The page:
As keeping with Zanuck's low budgeted policy, the film was very scrappy. In many scenes, actual police officers were used as extras. This caused the actors to pick up lingo, thus often improvising instead of following script. Doyle's character was based off of real life officer Eddie Egan, who was often on set and gave approval of more questionable scenes, including where Doyle shoots a man in the back (this would become part of the poster art). Hackman claimed to have been opposed to the obscene language and cringed after he said it. In most cases, the long dolly shots were filmed with the camera operator being pushed around in a wheelchair. This is most noticeable when in a subway scene Doyle enters and the operator stands up to follow him. Likewise, a lot of the film was shot without permits.

The most famous scene of all, the car chase, was a mixture of both. While various small moments, such as a woman barely missing a collision, were planned, the film extended into actual traffic. The chase was set to be filmed between a five block radius and, with assistance from police and assistant directors controlling traffic, was mostly safe. Friedkin took duty of filming these scenes from the backseat of the car because the camera operator had a family and Friedkin didn't. Hackman also drove in some of the safer scenes. However, the filming extended beyond these five blocks and ran into real traffic. The only real defense that the film had was that it had a police siren in tow. In one case, the car used came into a collision with an unplanned car. The driver, near his home, had just left for work when it happened. The crew took it on themselves to pay for all of the repairs.

The film was a success and was considered to be one of the best thrillers of 1971. The French Connection also became the first R-rated film to win Best Picture. This was held until the MPAA excised the X rating, thus shifting the title to Midnight Cowboy. The film won five Oscars. Among the more speculative wins was for Best Adapted Screenplay. While it was based off of the script, nobody is entirely sure how much of the final film is from the script. Some stories claimed that a lot of the dialogue was improvised. Others claim that it was very faithful to the script. Nobody knows for sure. It helped to spawn a new realism to cinema and helped to launch Friedkin as an intense and bold director. He would continue to explore this style in his next film The Exorcist, which became the first horror film nominated for Best Picture.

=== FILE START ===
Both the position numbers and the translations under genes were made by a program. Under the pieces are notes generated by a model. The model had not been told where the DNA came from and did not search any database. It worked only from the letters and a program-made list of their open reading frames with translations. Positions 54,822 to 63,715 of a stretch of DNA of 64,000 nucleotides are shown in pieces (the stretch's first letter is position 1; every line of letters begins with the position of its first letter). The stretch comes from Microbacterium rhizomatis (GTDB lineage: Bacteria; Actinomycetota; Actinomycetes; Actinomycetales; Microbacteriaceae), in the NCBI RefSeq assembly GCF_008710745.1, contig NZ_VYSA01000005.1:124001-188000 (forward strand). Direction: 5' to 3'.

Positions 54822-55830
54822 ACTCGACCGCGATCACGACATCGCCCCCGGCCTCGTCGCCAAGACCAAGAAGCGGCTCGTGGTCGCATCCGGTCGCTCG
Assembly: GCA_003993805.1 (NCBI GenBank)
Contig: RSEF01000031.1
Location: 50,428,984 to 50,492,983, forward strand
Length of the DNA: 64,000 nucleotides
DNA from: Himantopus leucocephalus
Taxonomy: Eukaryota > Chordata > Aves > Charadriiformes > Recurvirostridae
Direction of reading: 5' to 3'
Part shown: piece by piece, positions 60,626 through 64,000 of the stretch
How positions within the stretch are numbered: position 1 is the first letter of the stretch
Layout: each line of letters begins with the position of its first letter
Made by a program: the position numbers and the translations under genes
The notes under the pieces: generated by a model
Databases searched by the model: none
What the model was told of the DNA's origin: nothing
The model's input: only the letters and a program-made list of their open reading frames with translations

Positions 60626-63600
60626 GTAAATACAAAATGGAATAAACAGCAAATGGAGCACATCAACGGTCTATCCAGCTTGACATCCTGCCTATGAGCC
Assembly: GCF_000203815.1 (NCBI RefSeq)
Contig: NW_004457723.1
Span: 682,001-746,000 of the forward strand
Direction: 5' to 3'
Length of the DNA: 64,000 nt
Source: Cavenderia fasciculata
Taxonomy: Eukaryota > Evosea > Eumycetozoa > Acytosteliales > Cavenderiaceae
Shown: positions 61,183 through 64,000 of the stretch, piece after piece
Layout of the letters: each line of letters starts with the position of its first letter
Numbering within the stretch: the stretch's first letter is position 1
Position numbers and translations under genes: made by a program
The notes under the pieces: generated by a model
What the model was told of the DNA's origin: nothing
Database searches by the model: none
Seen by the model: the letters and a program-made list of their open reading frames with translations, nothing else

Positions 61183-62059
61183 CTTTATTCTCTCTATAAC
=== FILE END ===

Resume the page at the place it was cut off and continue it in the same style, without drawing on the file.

The legacy of the film is very apparent in most of cinema. The famous chase scene has been called the best in history, even beating Bullitt. Many consider Friedkin's work in To Live and Die in L.A. to be his attempt to outdo himself. Within the franchise, the film had a sequel with the return of Hackman and Rey to their respective roles. There was later a made-for-TV movie in which Doyle was played by Ed O'Neill. While filming, there was one location that Popeye enjoyed eating at. This was later renamed to Popeye's Famous Fried Chicken in honor of Hackman's character. It later would become one of the most successful international chains of chicken fast food locations. To date, it's one of only two Best Picture winners to inspire a chain of restaurants (the other being Forrest Gump's Bubba Gump Shrimp Company). 

The French Connection is a strange Best Picture winner, largely because of how few action films have even stood a chance within the category. However, this film marked the start of a new revolution in film. It was a call for a more renegade style, with grittier stories and more complicated characters. More than the previous year's Patton, it was evidence of the impact that the 70's New Hollywood directors would have on the decade to come. It was unrepentant cinema that was also just really well made. It feels dangerous because it was. Even if Friedkin never made a film with as much acclaim, it feels like the perfect film to usher in a new era of cinema, and what better way than with the wisecracking, racist Popeye Doyle? It's intensity lives on, holding up better than films half of its age.